There are new and exciting changes in the current trends of contraception. Many of these changes have made birth control more convenient for women of child bearing age. Now women no longer have to worry about taking a daily pill. Increased convenience leads to improved pregnancy prevention.
Oral birth control pills have long been the standard in contraception. But with the introduction of medications such as Ortho Evra and NuvaRing™, the standard may be changing. Ortho Evra is a patch that woman place on their skin. The patch releases similar hormones that are in the birth control pills, producing a similar contraceptive result. The difference is that women need only change the patch once a week, leading to increased convenience.
NuvaRing™ is a plastic ring that is placed in the vagina by the patient. In the same manner as the patch, similar hormones are released and absorbed by the vagina, producing contraception. NuvaRing needs to be placed and removed only on a monthly basis.
Oral birth control pills still remain very popular. Generic pills now provide the same contraception protection at a lower cost to the patient. Also, using oral birth control pills in an extended fashion can reduce the number of periods a woman has in a given year. Women are also able to plan their periods using this technique to avoid certain events or vacations.
The intrauterine device (IUD) is gaining popularity in women who are seeking longer term birth control with excellent convenience. The Mirena IUD is placed by a physician in the clinic. The placement is relatively simple and involves very little discomfort. Mirena is inserted into the uterus, it can remain in place for up to 5 years. Mirena can also reduce the flow of a woman’s period by releasing a low level of progesterone into the lining of the uterus.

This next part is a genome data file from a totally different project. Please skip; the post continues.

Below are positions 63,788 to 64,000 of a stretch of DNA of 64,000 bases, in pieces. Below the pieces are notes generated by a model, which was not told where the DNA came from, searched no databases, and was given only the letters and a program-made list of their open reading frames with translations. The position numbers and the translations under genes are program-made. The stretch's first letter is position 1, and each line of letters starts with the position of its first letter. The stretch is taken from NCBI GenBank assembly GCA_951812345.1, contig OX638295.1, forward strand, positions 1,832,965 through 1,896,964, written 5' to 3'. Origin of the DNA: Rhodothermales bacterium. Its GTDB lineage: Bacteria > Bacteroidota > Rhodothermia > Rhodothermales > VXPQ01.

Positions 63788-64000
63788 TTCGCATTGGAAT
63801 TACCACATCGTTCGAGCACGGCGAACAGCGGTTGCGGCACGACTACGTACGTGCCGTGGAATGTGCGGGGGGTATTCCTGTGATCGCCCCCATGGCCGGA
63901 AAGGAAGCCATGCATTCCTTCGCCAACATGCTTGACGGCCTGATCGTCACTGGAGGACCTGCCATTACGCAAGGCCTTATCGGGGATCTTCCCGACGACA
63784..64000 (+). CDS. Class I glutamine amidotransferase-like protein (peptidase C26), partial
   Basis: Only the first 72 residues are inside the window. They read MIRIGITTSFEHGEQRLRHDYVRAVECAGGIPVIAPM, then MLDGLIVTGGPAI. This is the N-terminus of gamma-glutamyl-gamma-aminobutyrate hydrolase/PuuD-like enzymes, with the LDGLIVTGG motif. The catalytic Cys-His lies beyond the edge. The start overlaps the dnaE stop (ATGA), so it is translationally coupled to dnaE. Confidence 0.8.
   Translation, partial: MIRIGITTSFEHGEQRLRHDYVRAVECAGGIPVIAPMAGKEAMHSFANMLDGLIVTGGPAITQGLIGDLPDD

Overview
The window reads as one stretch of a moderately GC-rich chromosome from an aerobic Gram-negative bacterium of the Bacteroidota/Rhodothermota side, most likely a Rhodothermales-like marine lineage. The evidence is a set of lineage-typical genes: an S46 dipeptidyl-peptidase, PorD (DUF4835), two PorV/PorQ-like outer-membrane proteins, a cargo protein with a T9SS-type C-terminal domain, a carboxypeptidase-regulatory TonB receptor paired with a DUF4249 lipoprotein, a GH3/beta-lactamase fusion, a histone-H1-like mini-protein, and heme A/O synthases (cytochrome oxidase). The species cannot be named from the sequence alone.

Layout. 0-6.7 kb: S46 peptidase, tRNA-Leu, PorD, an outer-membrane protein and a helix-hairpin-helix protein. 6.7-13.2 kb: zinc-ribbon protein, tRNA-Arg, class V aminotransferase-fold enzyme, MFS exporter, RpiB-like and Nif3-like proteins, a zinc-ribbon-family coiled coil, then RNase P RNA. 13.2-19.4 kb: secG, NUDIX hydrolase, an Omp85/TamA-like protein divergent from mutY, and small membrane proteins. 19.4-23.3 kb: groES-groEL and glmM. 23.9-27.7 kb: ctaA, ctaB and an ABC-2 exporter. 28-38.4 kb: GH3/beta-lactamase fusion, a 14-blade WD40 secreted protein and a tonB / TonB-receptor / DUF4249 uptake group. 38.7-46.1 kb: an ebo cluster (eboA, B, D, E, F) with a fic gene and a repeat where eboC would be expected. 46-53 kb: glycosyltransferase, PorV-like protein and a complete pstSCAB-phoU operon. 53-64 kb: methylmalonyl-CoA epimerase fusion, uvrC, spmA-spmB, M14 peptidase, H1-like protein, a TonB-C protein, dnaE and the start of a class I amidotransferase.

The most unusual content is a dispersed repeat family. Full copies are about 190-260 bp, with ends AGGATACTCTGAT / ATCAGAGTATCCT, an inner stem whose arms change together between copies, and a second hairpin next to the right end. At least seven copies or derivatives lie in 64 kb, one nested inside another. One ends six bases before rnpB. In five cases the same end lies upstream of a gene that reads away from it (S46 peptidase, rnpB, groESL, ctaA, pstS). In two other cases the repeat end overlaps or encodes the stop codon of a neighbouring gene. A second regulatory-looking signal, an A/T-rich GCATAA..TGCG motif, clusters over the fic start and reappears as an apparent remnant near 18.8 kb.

There are new exciting techniques in permanent birth control. Tubal occlusion can now be done in the office with local anesthesia. This allows the physician to perform the procedure in the clinic and gives the patient a very quick recovery. Patients do receive some pain medications, but they remain awake during the entire procedure. The sterilization is performed by placing implants in the fallopian tubes. The fallopian tubes are visualized by a camera that is placed through the cervix. Therefore, there are no incisions in the skin. Patients must use a back up birth control for the first 3 months following the procedure, until a test is performed to ensure that the tubes are blocked.
Of course barrier methods such as condoms and diaphragms are still in use. Condoms can be effective birth control when used properly. They also significantly reduce the risk of sexually transmitted diseases.
There are many new and exciting changes as mentioned above, so if you are seeking contraception or think that you may want to change your current method of birth control, please contact your physician.